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Homework Help: Discrete math set theory sum problem!

  1. Mar 15, 2012 #1
    1. The problem statement, all variables and given/known data

    Prove that if k>1 then,

    5/(k-1)-3/k-2/(k+2) = (9k+6)/(k-1)k(k+2)

    Hence simplify Ʃ of k=2 to n {(3k+2)/(k-1)k(k+2)}

    2. Relevant equations

    3. The attempt at a solution

    Ok so the first part is ok I just multiplied the denominators with the numerators and expanded and cancelled.

    However the second part (hence simplify).... is where im really stuck I have no clue what to do... please help! Thanks
  2. jcsd
  3. Mar 15, 2012 #2


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    hi charmedbeauty! :smile:

    write the LHS sums separately …

    (and use some spaces!! :rolleyes:)

    ∑ 5/(k-1) - ∑ 3/k - ∑ 2/(k+2) ​

    and then change the variable in two of the sums :wink:
  4. Mar 15, 2012 #3
    Alternatively, you can write out the first few (I would recommend at least 8) sums of the series (the series that Tim wrote out) and see if you can spot of pattern of terms canceling. Most telescoping series problems work out nicely with canceling; the answer for this one isn't pretty looking, but it is solvable!

    And, just out of curiosity, you meant to type

    Hence simplify [itex]\displaystyle\sum_{k=2}^{n} \frac{9k+6}{(n-1) \cdot n \cdot (n+2)}[/itex], correct?
  5. Mar 15, 2012 #4
    Thanks, but no... all the terms in the denominator are in terms of k and not n!
  6. Mar 15, 2012 #5
    Oops! I meant for the terms in the denominator to be k! I was referring to your inconsistency between the 3k+2 in the numerator and the 9k+6 in the numerator. Which is it? Have you worked out a solution yet?
  7. Mar 15, 2012 #6
    its (3k + 2) that needs to be simplified. the (9k +3) refers to the first part of the question! so somehow these are related im guessing (obviously its a factor of 3 although i dont know if this has any significance.)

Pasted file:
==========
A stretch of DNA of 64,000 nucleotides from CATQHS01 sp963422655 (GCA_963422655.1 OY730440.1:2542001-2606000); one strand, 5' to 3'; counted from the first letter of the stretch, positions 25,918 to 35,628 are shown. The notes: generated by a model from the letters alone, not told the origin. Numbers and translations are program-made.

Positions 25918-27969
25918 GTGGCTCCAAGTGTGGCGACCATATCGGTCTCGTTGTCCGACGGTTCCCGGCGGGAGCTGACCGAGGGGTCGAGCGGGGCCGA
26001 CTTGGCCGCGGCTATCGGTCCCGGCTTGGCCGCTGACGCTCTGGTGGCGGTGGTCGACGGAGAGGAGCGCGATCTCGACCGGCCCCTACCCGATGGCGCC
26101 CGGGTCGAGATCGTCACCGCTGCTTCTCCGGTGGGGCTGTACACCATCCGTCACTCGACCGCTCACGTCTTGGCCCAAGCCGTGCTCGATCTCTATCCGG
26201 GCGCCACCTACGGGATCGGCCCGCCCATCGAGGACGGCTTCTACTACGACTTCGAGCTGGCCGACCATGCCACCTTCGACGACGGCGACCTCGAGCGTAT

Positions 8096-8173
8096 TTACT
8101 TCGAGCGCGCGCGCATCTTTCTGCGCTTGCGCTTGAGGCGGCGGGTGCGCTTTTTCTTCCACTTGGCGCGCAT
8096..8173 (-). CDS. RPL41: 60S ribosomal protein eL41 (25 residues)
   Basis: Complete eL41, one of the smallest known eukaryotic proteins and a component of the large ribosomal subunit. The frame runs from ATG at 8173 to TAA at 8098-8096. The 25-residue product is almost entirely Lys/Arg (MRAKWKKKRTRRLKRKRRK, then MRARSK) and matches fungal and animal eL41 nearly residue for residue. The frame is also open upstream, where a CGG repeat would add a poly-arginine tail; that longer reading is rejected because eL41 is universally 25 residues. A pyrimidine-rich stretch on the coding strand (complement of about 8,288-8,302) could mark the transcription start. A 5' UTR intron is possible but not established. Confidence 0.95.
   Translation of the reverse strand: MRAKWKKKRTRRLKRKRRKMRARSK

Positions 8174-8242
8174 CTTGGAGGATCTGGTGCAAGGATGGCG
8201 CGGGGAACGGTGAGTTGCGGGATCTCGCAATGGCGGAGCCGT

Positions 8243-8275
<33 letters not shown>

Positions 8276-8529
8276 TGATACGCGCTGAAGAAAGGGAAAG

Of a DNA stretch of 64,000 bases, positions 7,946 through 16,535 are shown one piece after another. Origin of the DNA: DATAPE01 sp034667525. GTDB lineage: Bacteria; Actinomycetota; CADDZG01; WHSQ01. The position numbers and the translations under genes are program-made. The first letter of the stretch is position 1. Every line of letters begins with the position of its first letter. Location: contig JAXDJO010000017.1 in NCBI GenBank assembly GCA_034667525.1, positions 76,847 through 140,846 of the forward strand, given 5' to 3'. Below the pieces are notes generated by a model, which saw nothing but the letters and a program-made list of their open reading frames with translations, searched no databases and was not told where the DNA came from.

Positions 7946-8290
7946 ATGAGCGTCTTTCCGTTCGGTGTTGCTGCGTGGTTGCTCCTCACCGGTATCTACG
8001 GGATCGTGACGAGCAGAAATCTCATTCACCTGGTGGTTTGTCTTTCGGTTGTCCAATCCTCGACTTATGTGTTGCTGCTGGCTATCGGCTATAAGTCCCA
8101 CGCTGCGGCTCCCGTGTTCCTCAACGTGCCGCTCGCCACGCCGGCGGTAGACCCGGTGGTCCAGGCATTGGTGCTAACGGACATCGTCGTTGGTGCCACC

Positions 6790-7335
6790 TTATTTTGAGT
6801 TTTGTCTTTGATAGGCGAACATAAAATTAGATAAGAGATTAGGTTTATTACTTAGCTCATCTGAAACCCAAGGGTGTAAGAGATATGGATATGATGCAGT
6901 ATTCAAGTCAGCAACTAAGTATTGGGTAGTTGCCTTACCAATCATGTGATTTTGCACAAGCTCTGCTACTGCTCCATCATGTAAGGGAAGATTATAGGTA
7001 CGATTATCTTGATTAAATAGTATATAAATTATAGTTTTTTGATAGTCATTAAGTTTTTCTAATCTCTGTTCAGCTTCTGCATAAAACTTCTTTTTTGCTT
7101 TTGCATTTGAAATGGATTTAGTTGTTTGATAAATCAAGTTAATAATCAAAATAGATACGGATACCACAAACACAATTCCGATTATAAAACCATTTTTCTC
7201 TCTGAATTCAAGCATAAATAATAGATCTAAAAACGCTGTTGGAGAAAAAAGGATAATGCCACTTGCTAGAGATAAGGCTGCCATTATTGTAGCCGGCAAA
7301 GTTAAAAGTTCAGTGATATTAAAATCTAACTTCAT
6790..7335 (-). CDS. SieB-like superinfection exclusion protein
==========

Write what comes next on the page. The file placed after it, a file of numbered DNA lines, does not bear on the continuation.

But to clarify The first part of the question asks to simply the expression in terms of a single denominator you do this and you get (9k +3) as the numerator.
    The next part has a DIFFERENT numerator, namely, (3k+2).

  8. Mar 15, 2012 #7


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    hi charmedbeauty! :smile:
    no, the first numerator was (9k+6), which is exactly 3 times (3k+2) :wink:
  9. Mar 16, 2012 #8
    Sorry, yes that is correct.

    Anyway I have worked it out now ......


    thanks for the input.
  10. Mar 16, 2012 #9
    Your constant term is a little bit off, but otherwise the other terms of your answer are correct. You probably made a little error when adding up your constant terms, that's all.

    Also, I know what you meant by your answer, but in the future use parentheses around the denominator of fractions so it avoids confusion.

    [itex]1/3(55/6-5/n-2/n+1-2/n+2)= \displaystyle\frac{1}{3} \cdot \left(\frac{55}{6} - \frac{5}{n} - \frac{2}{n} + 1 - \frac{2}{n} + 2\right) \neq \frac{1}{3} \cdot \left(\frac{55}{6} - \frac{5}{n} - \frac{2}{n+1} - \frac{2}{n+2}\right)[/itex]

    Like I mentioned earlier, the constant term is off, retry the calculation and see you messed up!
  11. Mar 16, 2012 #10
    Last edited: Mar 16, 2012
  12. Mar 16, 2012 #11
    Is the last expression not the answer?
  13. Mar 16, 2012 #12
    The constant term is a little bit off. The terms involving the n variables are correct. Just check to see if you added up the constant terms correctly.
  14. Mar 16, 2012 #13

    hmm just did it with a calculator still getting 55/6
  15. Mar 16, 2012 #14
    The first terms that don't cancel are: [itex]\frac{1}{3} \cdot \left(\frac{5}{1} - \frac{3}{2} + \frac{5}{2} - \frac{3}{3} + \frac{5}{3}\right) = \frac{20}{9}[/itex]
  16. Mar 16, 2012 #15
    Ohhh I thought the terms with three in the numerator cancelled.
  17. Mar 17, 2012 #16
    Doesnt the 3/3 cancel out with the 5/5.?
  18. Mar 17, 2012 #17
    I didn't get any [itex]\frac{5}{5}[/itex] term when I carried the partial sums out.
  19. Mar 17, 2012 #18
    No sorry my mistake I checked it again not realising that the 5/4 went with the -3/4 and -2/4
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